Who was the best Steelers player to wear each jersey number? 10-19
The offseason is here, and it can be the belle of the ball to some fans: myself included.
To other fans, however, it is the dry season. So, I decided it would be fun to do a series listing the best Steelers players to wear each jersey number from 00 to 99, as voted on by us here at Steel City Underground.
The series begins with jerseys numbered from 00-9 and will continue in ten-number increments until we get to the end, so be sure to check back as we continue to revisit some great, and maybe some not-so-remembered, names from the past.
Jersey #10: Santonio Holmes
This was a difficult one to pick, as Kordell Stewart and Roy Gerela were both in play here. Ultimately the determining factor for me came down to Holmes’ Super Bowl MVP and that fantastic catch to win the game. He finished his Steelers career with 235 receptions for 3,835 yards and 20 touchdowns.
Jersey #11: Markus Wheaton
So you’re starting to get the feeling that not every jersey number is going to have a Pro-Bowl caliber player, although Wheaton did have two moderately successful seasons in Pittsburgh. As a standout sprinter at his high school, he won several awards. However, his best year in Pittsburgh came in 2014 when he posted a 53-644-2 line.
Jersey #12: Terry Bradshaw
If anybody other than Terry Bradshaw were listed here, I would understand if you stoned me to death. He may have struggled to spell, but he could certainly play football. The 4-Time Super Bowl champion and Hall of Fame quarterback is one of the best in franchise history. Not much else is needed here.
Jersey #13: James Washington
Another new era wide receiver makes the list. Before recent times, the only players that typically wore numbers in the teens were quarterbacks or kickers/punters, which leaves very few to select from. Let’s talk about Washington though. The receiver transformed his body in the 2019 offseason while on the farm and came in ready to play. He showed his contested catch ability, vertical ability and overall talent that got him drafted. His career is just getting started, and he could blossom into something truly special.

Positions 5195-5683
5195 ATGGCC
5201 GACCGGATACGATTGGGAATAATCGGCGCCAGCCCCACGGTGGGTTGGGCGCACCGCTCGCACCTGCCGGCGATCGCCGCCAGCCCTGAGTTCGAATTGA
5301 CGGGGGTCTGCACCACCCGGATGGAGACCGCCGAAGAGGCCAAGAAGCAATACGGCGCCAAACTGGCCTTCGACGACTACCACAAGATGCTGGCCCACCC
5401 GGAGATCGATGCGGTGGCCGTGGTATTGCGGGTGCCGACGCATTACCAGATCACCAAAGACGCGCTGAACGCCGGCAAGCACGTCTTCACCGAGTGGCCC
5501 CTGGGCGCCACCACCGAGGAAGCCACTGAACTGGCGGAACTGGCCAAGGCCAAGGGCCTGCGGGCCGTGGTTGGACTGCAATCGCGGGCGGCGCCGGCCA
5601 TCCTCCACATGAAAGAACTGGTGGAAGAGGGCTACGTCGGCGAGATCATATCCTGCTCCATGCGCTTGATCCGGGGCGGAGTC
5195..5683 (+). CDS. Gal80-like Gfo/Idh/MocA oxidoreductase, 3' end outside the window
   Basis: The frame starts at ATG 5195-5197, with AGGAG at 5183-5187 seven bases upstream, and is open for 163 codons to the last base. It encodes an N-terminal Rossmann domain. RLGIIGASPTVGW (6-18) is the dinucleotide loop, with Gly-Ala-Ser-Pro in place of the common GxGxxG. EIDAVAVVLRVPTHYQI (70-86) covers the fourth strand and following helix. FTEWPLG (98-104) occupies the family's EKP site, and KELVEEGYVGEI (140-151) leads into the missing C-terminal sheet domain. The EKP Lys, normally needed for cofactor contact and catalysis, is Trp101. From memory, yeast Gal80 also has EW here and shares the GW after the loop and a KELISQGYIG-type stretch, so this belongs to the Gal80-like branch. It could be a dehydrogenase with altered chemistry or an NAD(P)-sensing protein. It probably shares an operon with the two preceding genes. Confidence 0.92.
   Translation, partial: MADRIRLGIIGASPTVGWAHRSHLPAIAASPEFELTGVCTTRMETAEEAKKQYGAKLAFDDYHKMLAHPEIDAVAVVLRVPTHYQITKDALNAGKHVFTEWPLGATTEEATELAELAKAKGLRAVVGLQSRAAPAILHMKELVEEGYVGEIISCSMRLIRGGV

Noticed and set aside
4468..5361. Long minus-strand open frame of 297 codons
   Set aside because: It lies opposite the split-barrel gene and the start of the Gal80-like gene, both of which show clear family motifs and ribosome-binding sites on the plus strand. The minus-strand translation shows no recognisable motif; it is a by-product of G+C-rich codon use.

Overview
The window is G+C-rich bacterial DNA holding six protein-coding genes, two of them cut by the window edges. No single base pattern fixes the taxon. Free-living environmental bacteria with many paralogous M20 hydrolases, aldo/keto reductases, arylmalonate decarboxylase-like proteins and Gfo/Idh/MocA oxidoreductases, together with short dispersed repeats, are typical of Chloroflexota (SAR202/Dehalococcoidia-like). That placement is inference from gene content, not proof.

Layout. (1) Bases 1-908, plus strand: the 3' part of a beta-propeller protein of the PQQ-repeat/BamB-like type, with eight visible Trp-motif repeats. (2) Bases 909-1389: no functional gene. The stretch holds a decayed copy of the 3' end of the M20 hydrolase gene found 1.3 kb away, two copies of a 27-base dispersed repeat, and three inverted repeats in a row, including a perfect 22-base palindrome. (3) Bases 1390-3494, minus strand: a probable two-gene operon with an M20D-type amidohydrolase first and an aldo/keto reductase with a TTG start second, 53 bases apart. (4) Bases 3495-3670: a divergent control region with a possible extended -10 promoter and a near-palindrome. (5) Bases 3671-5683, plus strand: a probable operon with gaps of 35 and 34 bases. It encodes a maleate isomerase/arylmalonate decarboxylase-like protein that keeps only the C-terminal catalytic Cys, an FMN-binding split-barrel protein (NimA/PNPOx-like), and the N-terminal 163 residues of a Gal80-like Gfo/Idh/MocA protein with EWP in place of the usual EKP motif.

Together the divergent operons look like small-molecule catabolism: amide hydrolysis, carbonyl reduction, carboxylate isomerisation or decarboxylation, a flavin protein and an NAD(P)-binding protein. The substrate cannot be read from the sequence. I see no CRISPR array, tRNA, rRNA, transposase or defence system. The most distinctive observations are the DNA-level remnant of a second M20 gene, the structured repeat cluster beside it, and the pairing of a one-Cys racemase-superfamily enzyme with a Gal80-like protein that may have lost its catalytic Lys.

Jersey #14: Neil O’Donnell
This is a name sure to stir up some emotions in Steelers Nation. In 1995 he did throw for a 17/7 TD:INT ratio, leading the team to the Super Bowl. I will spare you from bringing up the gory details of that game again. Since his retirement, he has started selling Field Turf out of Tennessee, which is where he resides.
Jersey #15: Bobby Shaw
You may have actually forgotten about Bobby Shaw until just now, and he didn’t wear the number 15 for his entire Steelers career. (In fact, we couldn’t even find a photo with him wearing it!)
However, he wore it long enough and did just enough to get the nod here. In 2000, he tied Hines Ward for the team lead in receiving yards with 672.
Jersey #16: Mark Malone
Malone was supposed to be the heir to Bradshaw and continue the winning tradition in Pittsburgh. It didn’t work out as planned, but then if everything did everyone to play the game would be Hall-worthy. Malone did surpass 10,000 career passing yards, however, which in the ’80s is an accomplishment. Post career Malone has had several analyst jobs in professional football, most recently in the Alliance of American Football (AAF).
Jersey #17: Mike Wallace
In his Steelers career, Wallace averaged over 17 yards per reception, a feat that is difficult for any receiver to accomplish. When you possess the speed that Wallace did, however, all you had to do was simply run past people. And he did that. A lot. Wallace signed with the Eagles in 2018 but never saw the field and hasn’t played since 2017. However, he still remains in the top 10 on the team in career receiving yards.
Jersey #18: Mike Tomczak
Fun fact here for you, while Tomczak was never a pro bowl quarterback, he was the offensive coordinator for the Pittsburgh Power until the league folded.
Jersey #19: JuJu Smith-Schuster
One of the most fun players to watch on and off the field, JuJu is quickly becoming a star. While he had a down year in 2019 (who didn’t?), he still should be counted as an emerging superstar. With Ben back at the helm in 2020, expect a resurgence for the young wideout. Even at such a young age, he just barely gets the nod here over Tyler Grisham (kidding, of course).